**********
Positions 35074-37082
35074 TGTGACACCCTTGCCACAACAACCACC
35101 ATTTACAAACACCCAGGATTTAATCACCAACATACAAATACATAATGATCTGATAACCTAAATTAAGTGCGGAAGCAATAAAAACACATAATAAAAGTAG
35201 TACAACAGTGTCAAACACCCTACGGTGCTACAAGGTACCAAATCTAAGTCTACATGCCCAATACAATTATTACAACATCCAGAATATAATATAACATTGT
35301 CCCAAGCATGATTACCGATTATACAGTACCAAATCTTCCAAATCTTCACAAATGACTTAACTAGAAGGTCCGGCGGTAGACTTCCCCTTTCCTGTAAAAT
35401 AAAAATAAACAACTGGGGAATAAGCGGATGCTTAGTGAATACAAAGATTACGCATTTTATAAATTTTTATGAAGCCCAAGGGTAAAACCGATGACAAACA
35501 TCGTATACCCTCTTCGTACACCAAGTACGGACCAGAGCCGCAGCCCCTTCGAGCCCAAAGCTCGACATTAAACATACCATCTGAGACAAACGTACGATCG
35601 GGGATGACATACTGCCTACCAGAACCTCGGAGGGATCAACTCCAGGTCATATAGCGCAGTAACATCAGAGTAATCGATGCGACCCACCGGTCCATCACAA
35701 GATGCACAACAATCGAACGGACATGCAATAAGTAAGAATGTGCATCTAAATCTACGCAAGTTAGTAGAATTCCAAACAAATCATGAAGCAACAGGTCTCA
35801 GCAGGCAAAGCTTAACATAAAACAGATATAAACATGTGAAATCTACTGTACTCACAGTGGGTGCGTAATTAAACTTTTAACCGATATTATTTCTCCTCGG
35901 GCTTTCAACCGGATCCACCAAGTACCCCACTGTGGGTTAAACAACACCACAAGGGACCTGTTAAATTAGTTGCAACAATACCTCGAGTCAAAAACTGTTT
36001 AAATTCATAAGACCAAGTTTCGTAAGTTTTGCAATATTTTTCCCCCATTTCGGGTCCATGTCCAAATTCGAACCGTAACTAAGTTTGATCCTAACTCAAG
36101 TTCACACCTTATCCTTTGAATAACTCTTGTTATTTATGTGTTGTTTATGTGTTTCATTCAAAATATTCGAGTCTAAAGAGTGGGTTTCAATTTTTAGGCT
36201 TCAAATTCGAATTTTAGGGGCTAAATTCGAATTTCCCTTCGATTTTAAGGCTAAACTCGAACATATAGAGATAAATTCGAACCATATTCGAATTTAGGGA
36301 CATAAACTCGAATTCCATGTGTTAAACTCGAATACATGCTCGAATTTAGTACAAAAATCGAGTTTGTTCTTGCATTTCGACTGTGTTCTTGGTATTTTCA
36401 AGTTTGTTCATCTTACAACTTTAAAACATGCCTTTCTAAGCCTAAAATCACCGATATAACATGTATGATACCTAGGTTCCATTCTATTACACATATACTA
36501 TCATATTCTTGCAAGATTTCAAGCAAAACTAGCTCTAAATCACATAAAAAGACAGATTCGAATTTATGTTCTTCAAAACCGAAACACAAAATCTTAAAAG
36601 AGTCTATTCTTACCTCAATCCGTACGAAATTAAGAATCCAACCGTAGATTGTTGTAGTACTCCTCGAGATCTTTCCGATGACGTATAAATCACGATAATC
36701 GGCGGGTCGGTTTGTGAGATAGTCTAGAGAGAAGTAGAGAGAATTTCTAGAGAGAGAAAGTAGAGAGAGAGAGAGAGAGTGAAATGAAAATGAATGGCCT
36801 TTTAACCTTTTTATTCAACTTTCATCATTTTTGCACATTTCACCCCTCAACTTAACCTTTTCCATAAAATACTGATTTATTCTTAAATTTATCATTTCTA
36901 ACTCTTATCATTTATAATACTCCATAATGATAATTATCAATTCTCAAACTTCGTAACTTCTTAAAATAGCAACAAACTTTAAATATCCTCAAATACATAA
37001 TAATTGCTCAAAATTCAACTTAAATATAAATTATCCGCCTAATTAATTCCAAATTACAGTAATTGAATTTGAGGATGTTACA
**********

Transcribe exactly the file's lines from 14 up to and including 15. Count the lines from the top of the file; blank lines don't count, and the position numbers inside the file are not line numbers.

36201 TCAAATTCGAATTTTAGGGGCTAAATTCGAATTTCCCTTCGATTTTAAGGCTAAACTCGAACATATAGAGATAAATTCGAACCATATTCGAATTTAGGGA
36301 CATAAACTCGAATTCCATGTGTTAAACTCGAATACATGCTCGAATTTAGTACAAAAATCGAGTTTGTTCTTGCATTTCGACTGTGTTCTTGGTATTTTCA